If you break a contract, it's a breach. If you're talking about pantaloons, guns, or feet-first babies, use breech with a double "e."
A breach is a break — whether it's a breach in contract or a breach in a dam. Lawyers like it because they can help if there's a breach of the law. Whales break free from the water when they breach, but no one wants them to breach the side of their boat because that boat would sink. Just ask the Pequod. Other examples:
"It is impossible to tell if there is a specific breach of any conflict of interest laws." (New York Times)
"All 68 passengers and crew are safe, authorities said, and the vessel itself incurred only a small breach in its hull." (Time)
A breech, double "e," is an opening at back of the gun. It's also the word for hindquarters. The breech is on the butt of a gun, but it's also sometimes the buttocks of a human. Seriously. Breeches is an old word for pants, or britches, the kind George Washington rocked. You can still get breeches, though, for horseback riding. If a baby is born feet- or bottom-first, that's a breech birth. Examples:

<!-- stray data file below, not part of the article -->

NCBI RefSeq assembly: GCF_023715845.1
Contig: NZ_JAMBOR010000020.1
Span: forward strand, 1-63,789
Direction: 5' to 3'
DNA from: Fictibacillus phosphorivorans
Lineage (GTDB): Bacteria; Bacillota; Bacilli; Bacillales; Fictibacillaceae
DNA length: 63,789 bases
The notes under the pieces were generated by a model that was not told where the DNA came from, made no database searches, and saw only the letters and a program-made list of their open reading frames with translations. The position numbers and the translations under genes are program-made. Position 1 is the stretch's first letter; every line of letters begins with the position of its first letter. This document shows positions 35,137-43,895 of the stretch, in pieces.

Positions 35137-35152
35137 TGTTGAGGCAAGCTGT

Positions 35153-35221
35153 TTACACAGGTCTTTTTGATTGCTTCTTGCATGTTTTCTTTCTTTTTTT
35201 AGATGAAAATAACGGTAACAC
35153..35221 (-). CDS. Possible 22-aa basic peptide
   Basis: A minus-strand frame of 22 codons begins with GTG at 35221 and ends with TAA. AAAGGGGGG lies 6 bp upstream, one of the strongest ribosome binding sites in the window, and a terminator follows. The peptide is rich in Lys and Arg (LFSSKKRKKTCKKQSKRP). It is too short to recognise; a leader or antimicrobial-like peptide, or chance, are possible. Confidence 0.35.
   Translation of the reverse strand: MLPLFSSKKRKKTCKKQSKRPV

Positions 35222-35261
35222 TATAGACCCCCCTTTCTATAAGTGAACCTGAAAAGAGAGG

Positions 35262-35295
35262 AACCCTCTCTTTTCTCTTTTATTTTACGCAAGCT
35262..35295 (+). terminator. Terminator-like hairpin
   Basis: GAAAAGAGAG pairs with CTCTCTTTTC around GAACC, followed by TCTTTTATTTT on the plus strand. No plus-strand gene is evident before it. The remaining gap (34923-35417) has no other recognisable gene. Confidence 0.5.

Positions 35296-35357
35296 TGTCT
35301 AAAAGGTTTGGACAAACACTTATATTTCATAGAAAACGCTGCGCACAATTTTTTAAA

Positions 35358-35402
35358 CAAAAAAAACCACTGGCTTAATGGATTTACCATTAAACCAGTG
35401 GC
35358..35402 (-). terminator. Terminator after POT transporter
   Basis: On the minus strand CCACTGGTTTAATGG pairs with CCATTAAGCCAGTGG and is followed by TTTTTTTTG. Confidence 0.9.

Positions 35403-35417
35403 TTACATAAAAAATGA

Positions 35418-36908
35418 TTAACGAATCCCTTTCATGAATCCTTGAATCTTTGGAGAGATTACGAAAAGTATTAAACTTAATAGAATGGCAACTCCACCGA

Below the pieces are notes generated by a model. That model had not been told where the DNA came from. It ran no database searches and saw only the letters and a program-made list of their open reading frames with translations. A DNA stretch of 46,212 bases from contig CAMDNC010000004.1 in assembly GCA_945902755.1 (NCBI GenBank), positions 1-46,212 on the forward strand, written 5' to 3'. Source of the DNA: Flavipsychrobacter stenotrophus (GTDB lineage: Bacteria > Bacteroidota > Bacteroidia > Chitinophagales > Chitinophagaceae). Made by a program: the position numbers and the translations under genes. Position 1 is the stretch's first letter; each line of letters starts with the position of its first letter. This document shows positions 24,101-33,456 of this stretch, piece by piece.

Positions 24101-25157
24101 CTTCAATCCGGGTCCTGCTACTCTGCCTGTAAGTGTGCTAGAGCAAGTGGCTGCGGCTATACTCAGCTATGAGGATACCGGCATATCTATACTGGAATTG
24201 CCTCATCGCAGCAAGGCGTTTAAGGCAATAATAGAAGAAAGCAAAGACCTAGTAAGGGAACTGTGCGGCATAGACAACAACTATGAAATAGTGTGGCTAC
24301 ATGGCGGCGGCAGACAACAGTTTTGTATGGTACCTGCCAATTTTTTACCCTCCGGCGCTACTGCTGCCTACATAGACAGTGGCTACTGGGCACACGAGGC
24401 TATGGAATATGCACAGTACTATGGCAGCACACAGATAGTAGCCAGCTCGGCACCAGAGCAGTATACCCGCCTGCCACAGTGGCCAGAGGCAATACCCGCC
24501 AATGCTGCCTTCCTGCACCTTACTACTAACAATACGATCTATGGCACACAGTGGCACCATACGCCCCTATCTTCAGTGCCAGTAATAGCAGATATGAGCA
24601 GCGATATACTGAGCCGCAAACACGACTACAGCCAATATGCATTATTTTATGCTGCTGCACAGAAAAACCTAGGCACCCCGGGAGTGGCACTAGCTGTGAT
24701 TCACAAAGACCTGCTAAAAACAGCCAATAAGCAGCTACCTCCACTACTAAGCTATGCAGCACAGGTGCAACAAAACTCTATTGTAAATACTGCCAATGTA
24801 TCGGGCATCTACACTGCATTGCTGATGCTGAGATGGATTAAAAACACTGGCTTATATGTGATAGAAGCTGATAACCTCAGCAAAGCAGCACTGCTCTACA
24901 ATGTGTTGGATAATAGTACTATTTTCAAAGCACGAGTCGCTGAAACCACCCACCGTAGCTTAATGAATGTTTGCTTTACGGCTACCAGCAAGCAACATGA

"A 'magazine' is a chamber for holding a supply of cartridges to be fed automatically to the breech of a gun, according to Merriam-Webster's dictionary." (Forbes)
"Goforth said the first baby came out and then the second baby came out breech birth, meaning the baby was delivered feet first." (Washington Times)
Use breach is there's a break, but save breech for guns, pants, and babies.
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A breach is a violation of a law, duty, or promise. If you'd contracted to mow your neighbor's lawn and don't do it, he can sue you for breach of contract. Or he can mow the lawn himself. Continue reading...